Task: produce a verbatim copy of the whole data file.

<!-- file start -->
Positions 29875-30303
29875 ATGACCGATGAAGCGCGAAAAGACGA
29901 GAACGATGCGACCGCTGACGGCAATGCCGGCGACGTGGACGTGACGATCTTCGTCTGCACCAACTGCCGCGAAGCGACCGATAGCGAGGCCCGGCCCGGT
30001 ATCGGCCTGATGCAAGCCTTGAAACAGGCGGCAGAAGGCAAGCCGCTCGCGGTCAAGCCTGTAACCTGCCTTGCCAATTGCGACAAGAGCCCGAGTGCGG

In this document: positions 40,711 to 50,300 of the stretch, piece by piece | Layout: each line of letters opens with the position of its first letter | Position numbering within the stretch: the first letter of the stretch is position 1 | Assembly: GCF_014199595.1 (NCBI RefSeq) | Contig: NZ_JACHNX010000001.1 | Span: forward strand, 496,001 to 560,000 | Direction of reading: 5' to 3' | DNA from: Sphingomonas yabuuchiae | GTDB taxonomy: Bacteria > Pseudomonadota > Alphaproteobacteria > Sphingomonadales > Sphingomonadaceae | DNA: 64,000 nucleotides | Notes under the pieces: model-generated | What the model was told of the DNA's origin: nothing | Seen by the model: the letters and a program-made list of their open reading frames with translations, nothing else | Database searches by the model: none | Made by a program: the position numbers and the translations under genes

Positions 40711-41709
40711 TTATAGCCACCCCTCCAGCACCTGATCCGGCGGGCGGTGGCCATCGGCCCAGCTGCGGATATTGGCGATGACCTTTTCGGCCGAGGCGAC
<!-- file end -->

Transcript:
Positions 29875-30303
29875 ATGACCGATGAAGCGCGAAAAGACGA
29901 GAACGATGCGACCGCTGACGGCAATGCCGGCGACGTGGACGTGACGATCTTCGTCTGCACCAACTGCCGCGAAGCGACCGATAGCGAGGCCCGGCCCGGT
30001 ATCGGCCTGATGCAAGCCTTGAAACAGGCGGCAGAAGGCAAGCCGCTCGCGGTCAAGCCTGTAACCTGCCTTGCCAATTGCGACAAGAGCCCGAGTGCGG

In this document: positions 40,711 to 50,300 of the stretch, piece by piece | Layout: each line of letters opens with the position of its first letter | Position numbering within the stretch: the first letter of the stretch is position 1 | Assembly: GCF_014199595.1 (NCBI RefSeq) | Contig: NZ_JACHNX010000001.1 | Span: forward strand, 496,001 to 560,000 | Direction of reading: 5' to 3' | DNA from: Sphingomonas yabuuchiae | GTDB taxonomy: Bacteria > Pseudomonadota > Alphaproteobacteria > Sphingomonadales > Sphingomonadaceae | DNA: 64,000 nucleotides | Notes under the pieces: model-generated | What the model was told of the DNA's origin: nothing | Seen by the model: the letters and a program-made list of their open reading frames with translations, nothing else | Database searches by the model: none | Made by a program: the position numbers and the translations under genes

Positions 40711-41709
40711 TTATAGCCACCCCTCCAGCACCTGATCCGGCGGGCGGTGGCCATCGGCCCAGCTGCGGATATTGGCGATGACCTTTTCGGCCGAGGCGAC